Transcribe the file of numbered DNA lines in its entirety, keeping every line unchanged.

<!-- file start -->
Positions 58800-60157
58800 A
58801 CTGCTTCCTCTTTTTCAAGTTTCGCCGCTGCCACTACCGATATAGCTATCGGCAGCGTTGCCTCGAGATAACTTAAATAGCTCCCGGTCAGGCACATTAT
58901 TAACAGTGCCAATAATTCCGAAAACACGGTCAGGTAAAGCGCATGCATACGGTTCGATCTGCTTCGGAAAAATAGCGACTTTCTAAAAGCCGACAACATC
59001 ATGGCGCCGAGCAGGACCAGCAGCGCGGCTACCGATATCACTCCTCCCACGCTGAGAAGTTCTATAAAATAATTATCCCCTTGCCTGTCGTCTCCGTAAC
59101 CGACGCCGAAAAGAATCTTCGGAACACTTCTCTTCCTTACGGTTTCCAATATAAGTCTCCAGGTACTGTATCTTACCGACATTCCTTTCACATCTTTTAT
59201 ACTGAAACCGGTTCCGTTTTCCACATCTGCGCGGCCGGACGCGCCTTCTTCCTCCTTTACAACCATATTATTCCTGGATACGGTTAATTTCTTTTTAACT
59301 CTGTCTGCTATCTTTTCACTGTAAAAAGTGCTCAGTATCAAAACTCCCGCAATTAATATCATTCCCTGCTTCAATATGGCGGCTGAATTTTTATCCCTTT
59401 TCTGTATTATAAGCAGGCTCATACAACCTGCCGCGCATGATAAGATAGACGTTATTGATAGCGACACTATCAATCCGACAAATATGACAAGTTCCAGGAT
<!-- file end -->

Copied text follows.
Positions 58800-60157
58800 A
58801 CTGCTTCCTCTTTTTCAAGTTTCGCCGCTGCCACTACCGATATAGCTATCGGCAGCGTTGCCTCGAGATAACTTAAATAGCTCCCGGTCAGGCACATTAT
58901 TAACAGTGCCAATAATTCCGAAAACACGGTCAGGTAAAGCGCATGCATACGGTTCGATCTGCTTCGGAAAAATAGCGACTTTCTAAAAGCCGACAACATC
59001 ATGGCGCCGAGCAGGACCAGCAGCGCGGCTACCGATATCACTCCTCCCACGCTGAGAAGTTCTATAAAATAATTATCCCCTTGCCTGTCGTCTCCGTAAC
59101 CGACGCCGAAAAGAATCTTCGGAACACTTCTCTTCCTTACGGTTTCCAATATAAGTCTCCAGGTACTGTATCTTACCGACATTCCTTTCACATCTTTTAT
59201 ACTGAAACCGGTTCCGTTTTCCACATCTGCGCGGCCGGACGCGCCTTCTTCCTCCTTTACAACCATATTATTCCTGGATACGGTTAATTTCTTTTTAACT
59301 CTGTCTGCTATCTTTTCACTGTAAAAAGTGCTCAGTATCAAAACTCCCGCAATTAATATCATTCCCTGCTTCAATATGGCGGCTGAATTTTTATCCCTTT
59401 TCTGTATTATAAGCAGGCTCATACAACCTGCCGCGCATGATAAGATAGACGTTATTGATAGCGACACTATCAATCCGACAAATATGACAAGTTCCAGGAT